ORLANDO, Fla. - Hermine strengthened into a Category 1 hurricane Thursday afternoon, prompting severe weather alerts across Central Florida.
A tornado watch is in effect for Marion, Putnam and Sumter counties until 8 a.m. Friday. Tornado warnings were issued Thursday for Volusia, Orange, Lake and portions of Seminole and Sumter counties.
[VIDEO: News 6 covers severe weather across Central Florida | SCROLL BELOW: School closures ]
A tree fell on a house in Mascotte in Lake County, but no one was hurt. There were no immediate reports of serious damage in Central Florida.
Hermine was 85 miles south of Apalachicola and 120 miles west-southwest of Cedar Key at 5 p.m., moving north-northeast at 14 mph. Hermine is now the fourth hurricane of 2016. Officials said Hermine will make landfall around 2 a.m. Friday, but severe weather is already hitting Florida.
The last hurricane to make landfall in Florida was Hurricane Wilma in October 2005.
Tropical storm warnings have been extended to Flagler and Marion counties as Hermine continues to the north Florida Gulf Coast. Hermine has maximum winds of 80 mph and the potential for life-threatening storm surges and flooding rains.
The impacts in Central Florida from Hermine will be rain, strong winds and the possibility of tornadoes.
The storm strengthened from a tropical depression just before 2 p.m. Wednesday. Gov. Rick Scott closed all state offices in 51 counties on Thursday at noon as a result of Hermine.
Scott described the storm as a "life-threatening event," and said that residents should be prepared, listen to local officials and follow your disaster plan.
"This storm has the potential to be life-threatening if residents and visitors don't follow proper precautions to protect themselves and their loved ones," Scott said in a release. "This storm will impact the majority of our state. Right now, we are concerned about storm surge in our coastal communities, wind, rain and tornadoes. We can expect storm surges beginning this afternoon along the Nature Coast and the Big Bend, wind speeds up to 75 mph, rainfall of up to 15 inches in some areas and tornados impacting Central and North Florida."
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Scott on Wednesday declared a state of emergency for 42 counties, including most of Central Florida, as the tropical storm sat stationary in the Gulf of Mexico. Every Central Florida county except Osceola is included in the state of emergency list.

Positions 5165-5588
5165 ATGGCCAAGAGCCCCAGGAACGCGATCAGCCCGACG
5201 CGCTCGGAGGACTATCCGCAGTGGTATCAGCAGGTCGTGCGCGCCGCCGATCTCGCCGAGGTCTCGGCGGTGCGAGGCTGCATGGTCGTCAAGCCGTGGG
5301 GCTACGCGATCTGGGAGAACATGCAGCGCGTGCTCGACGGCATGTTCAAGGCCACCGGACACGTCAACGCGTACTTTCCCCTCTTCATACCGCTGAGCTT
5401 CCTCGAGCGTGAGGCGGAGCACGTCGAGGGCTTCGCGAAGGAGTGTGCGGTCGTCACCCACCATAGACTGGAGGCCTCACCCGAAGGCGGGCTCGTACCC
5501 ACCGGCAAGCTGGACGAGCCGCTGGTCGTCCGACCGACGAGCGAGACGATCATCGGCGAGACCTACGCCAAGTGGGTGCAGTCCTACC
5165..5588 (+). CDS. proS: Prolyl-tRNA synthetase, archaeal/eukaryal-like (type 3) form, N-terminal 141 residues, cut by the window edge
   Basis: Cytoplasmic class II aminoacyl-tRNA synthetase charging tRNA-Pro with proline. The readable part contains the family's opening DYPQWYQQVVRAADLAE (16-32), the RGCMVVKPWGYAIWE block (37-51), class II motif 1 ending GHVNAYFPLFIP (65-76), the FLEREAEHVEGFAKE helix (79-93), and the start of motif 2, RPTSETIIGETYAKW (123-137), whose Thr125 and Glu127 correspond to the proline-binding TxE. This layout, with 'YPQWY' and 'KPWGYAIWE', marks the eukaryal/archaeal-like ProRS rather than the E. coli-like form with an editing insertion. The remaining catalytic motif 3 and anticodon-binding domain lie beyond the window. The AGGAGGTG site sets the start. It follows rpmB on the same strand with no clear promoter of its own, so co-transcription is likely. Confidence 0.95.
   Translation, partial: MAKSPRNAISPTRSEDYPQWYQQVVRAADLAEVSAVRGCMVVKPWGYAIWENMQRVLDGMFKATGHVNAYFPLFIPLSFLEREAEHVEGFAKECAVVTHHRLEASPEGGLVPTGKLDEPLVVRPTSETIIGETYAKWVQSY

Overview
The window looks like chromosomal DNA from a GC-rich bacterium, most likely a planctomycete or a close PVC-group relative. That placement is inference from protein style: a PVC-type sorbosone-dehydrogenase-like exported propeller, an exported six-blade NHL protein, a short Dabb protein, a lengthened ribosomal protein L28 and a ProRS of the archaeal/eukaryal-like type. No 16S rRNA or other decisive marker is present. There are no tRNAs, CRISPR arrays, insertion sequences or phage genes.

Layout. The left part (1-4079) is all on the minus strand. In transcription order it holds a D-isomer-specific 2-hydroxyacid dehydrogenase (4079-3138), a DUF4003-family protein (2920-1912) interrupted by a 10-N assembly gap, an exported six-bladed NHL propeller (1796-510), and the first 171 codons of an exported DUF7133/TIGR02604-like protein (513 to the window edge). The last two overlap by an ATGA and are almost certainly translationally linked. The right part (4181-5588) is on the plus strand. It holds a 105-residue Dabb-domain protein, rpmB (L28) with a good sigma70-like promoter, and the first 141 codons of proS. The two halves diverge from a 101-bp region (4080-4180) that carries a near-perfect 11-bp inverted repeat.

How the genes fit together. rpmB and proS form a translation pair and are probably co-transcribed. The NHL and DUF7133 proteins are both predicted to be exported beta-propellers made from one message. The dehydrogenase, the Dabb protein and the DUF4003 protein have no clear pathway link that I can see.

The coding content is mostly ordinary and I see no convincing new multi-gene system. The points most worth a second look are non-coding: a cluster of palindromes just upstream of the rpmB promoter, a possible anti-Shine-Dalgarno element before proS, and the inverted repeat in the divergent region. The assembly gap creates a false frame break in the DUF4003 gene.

"We are expecting plenty of tropical downpours in Central Florida over the next couple of days," News 6 meteorologist Candace Campos said.
School closure information
- Marion County Public Schools said on Thursday it has canceled all MCPS classes and events for Friday.
- Flagler County Schools has closed schools and offices and canceled all after-school activities for Friday.
- Brevard County Public Schools has canceled outdoor activities for Thursday.
- Sumter County School District said there are no plans to cancel school on Friday because the storm appears to be moving away.
- Seminole County Public Schools said as of Thursday afternoon, schools will remain open on Friday.
- Orange County Public Schools canceled all away games Thursday night. Schools will be open on a normal schedule Friday with extended day operating normally both before and after school.
- Volusia County Schools said all afterschool and evening events were canceled Thursday. All Volusia County schools will be closed Friday. "he decision to close schools is based on safety concerns for students and staff. We hope everyone has a happy and safe Labor Day holiday," officials said."
- Osceola County Public Schools said all school and district operations are normal on Thursday until notified otherwise.
- Lake County Schools said all after school and athletic activities have been canceled Thursday. Friday schools will be open with a normal schedule.
Central Florida forecast
"Locally, southwesterly wind will continue to stream in tropical moisture over the area through Friday," Campos said. "Under this weather pattern, rain chances will remain between 70-80 percent during the afternoon."
Aside from heavy downpours and occasional lightning, gusty winds in some squalls could reach 35-40 mph, she said.
Most of the tropical moisture will exit the area by Friday evening.
"We can expect to gradually get back to our normal weather setup just in time for the Labor Day weekend," Campos said.
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